Lyme Disease in Cats How Cats Can Get Lyme and What to Do

Lyme Disease in Cats
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Cats can get Lyme disease just like dogs can, though it is less common. Find out how to protect your cat.

Is my cat at risk of getting Lyme Disease?

The short answer is: not commonly, no. The long answer is...

Hosting the Bacteria vs. Developing Lyme

Lyme disease is cause by a bacteria. The bacteria generally originates in small rodents like mice. Ticks -- often hard shelled deer ticks -- pick the bacteria up from these small animals. Later, if one of these bacteria-carrying ticks finds their way to you or your pet, the bacteria can then be transferred. The bacteria is what causes Lyme disease.

Cats have been known to contract the bacteria, and even carry it for the long term. However, they don’t typically develop symptoms of Lyme disease. Cats have a unique immune system. Their body is able to tolerate the bacteria in ways that canine and human bodies cannot.

Although it’s rare, it is possible for cats to develop Lyme disease. If you’ve noticed unusual behavior, or if your cat appears to be unwell, and you aren’t able to figure out why, it could be Lyme.

Indications that Your Cat Might Have Lyme Disease

Symptoms of Lyme disease in cats, dogs, and in humans, are of a general lack of wellness. Your cat may appear lethargic or more irritable than usual. Sometimes lameness occurs. A specific sort of lameness may occur in which one leg appears to bother your cat, then a few days later, a different leg will bother them. This is known as shifting-leg lameness.

Other indications of Lyme may include swollen joints that are warm to the touch and an unpleasant reaction from your cat, or “pain response,” when you attempt to feel the joint. Cats may refuse food, appear to be in pain, or not want to be touched.

At this point, you’ll want to bring your cat in to see the vet.

Diagnosis & Treatment of Lyme Disease in Cats

The veterinarian will get a history from you regarding when and where your cat plays outdoors, or whether other pets or children (or you!) might have brought ticks into the house. They’ll likely test your cat’s urine and blood.

Because Lyme disease is rare in cats, it’s sometime difficult to diagnose. Blood tests may show your cat is carrying the bacteria, and your cat may be exhibiting symptoms that point to Lyme, but in the end, it could be some other ailment or allergy that’s troubling your cat.

If  symptoms and the environment your cat lives in point to the possibility of Lyme disease, your veterinarian may prescribe antibiotics. If it is in fact Lyme disease, your cat should respond quickly and positively to this course of treatment. Symptoms will ease up, and then disappear. It’s only then that you’ll know for sure that you were in fact dealing with Lyme. If symptoms persist, you may need to go back to the vet.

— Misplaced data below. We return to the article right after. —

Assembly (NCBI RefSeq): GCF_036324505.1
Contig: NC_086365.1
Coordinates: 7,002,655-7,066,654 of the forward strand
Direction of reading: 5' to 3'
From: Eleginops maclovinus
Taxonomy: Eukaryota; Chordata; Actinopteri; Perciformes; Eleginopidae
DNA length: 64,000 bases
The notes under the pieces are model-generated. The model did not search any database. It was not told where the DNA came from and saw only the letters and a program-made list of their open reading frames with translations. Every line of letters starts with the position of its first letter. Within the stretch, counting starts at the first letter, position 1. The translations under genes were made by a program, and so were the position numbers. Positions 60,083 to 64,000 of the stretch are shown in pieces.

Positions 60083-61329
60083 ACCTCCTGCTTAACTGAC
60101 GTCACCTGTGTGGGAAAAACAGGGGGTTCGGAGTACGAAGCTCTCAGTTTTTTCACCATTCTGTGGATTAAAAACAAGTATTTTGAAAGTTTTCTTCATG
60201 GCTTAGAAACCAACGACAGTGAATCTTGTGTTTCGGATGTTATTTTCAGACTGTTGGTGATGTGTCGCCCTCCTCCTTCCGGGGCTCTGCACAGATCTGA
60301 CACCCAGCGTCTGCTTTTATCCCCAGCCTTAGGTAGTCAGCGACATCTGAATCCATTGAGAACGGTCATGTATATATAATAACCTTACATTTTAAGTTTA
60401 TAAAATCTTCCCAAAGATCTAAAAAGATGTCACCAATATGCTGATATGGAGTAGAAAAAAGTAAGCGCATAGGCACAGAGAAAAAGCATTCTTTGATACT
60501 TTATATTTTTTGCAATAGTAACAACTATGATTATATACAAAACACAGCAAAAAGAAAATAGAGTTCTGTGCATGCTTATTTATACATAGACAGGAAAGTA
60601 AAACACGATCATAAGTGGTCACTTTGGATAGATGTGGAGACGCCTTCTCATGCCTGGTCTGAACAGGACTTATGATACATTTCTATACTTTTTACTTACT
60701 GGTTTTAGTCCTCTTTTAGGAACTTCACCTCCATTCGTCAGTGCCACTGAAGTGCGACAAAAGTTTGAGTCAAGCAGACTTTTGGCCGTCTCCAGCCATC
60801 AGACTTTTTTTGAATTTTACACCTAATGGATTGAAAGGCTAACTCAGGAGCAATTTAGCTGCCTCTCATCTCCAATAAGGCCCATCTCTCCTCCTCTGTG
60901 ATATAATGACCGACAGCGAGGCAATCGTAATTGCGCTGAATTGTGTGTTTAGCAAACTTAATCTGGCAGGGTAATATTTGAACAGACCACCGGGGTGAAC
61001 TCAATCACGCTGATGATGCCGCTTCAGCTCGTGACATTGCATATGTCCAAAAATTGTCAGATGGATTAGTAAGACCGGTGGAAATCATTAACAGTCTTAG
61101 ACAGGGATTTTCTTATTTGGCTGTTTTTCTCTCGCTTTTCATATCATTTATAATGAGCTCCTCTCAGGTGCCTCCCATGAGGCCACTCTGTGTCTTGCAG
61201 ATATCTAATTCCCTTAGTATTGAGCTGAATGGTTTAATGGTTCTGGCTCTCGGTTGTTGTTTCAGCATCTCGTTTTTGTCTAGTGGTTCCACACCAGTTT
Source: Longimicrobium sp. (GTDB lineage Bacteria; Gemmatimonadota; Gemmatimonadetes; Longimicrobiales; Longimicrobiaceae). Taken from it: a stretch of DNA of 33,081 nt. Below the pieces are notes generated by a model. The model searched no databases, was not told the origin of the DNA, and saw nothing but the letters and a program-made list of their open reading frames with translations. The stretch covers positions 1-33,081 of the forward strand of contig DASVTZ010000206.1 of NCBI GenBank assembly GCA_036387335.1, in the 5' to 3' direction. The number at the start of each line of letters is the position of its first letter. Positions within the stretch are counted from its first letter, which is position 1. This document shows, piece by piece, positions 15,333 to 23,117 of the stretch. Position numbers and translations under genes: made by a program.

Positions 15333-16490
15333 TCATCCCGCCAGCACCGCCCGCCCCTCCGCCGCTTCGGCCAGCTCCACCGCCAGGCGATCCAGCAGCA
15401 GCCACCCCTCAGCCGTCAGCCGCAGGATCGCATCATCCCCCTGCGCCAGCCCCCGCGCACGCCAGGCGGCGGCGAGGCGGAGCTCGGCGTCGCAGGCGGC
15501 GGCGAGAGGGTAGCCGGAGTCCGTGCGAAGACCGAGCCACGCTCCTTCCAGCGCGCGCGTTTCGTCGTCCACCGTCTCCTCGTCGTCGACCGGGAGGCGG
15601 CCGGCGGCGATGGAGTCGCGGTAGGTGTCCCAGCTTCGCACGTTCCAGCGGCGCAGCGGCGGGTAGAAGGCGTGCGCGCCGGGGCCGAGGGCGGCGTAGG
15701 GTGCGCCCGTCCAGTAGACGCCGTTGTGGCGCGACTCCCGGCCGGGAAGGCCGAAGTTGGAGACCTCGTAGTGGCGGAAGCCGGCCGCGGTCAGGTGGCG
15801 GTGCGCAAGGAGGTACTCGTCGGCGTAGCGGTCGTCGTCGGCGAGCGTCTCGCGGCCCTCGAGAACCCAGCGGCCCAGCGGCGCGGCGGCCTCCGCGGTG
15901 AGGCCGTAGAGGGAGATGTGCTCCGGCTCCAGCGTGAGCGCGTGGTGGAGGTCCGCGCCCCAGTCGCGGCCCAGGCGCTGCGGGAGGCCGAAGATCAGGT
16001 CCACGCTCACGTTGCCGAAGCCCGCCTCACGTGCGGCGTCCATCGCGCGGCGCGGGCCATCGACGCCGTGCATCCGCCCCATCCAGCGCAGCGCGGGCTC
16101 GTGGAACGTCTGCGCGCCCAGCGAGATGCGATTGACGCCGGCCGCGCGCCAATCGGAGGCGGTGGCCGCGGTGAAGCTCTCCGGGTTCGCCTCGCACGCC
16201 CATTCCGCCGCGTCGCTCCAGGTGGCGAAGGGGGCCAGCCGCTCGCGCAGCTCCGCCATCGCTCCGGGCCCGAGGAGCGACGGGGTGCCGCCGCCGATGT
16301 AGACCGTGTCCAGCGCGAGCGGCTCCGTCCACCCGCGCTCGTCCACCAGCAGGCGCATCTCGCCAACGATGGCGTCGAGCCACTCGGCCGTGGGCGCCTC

Long Term Effects of Lyme Disease in Cats

Because Lyme disease is rare in cats, it may sometimes go undiagnosed. As with Lyme disease in humans (and dogs), cats will see the best results from treatment as early as possible. Left undiagnosed and untreated, Lyme could cause some very unfortunate afflictions down the road, including kidney disease and respiratory problems, though instances are rare.


Lyme disease is one of many tick-borne ailments, and these diseases are no fun for anyone. Although Lyme is rare in cats, your cat may be exposed to other tick-borne diseases, including Ehrlichiosis and Rocky Mountain Spotted Fever. The best prevention from these diseases is prevention of ticks in the first place.

If your cat roams outdoors, consider a monthly spot-on flea and tick repellant. For outdoor time only, in high infestation areas, flea and tick collars can help. The best prevention of all is good old fashioned hands-on time. Feel around for ticks as often as you’re able. If you find a tick on your cat’s body, remove it carefully, and destroy it. It’s unlikely that a tick that hasn’t yet had its fill has transmitted any diseases or disease-causing bacteria. If the tick is engorged, be on the lookout for symptoms in your cat in a few weeks time. Remember: early detection and treatment are best.

More on Protecting Your Feline from Lyme Disease

Do I Really Need Flea and Tick Protection?
Flea and Tick Season: When to Use What Treatment
How to Get Rid of a Tick

This information is for informational purposes only and is not meant as a substitute for the professional advice of, or diagnosis or treatment by, your veterinarian with respect to your pet. It has, however, been verified by a licensed veterinarian for accuracy.

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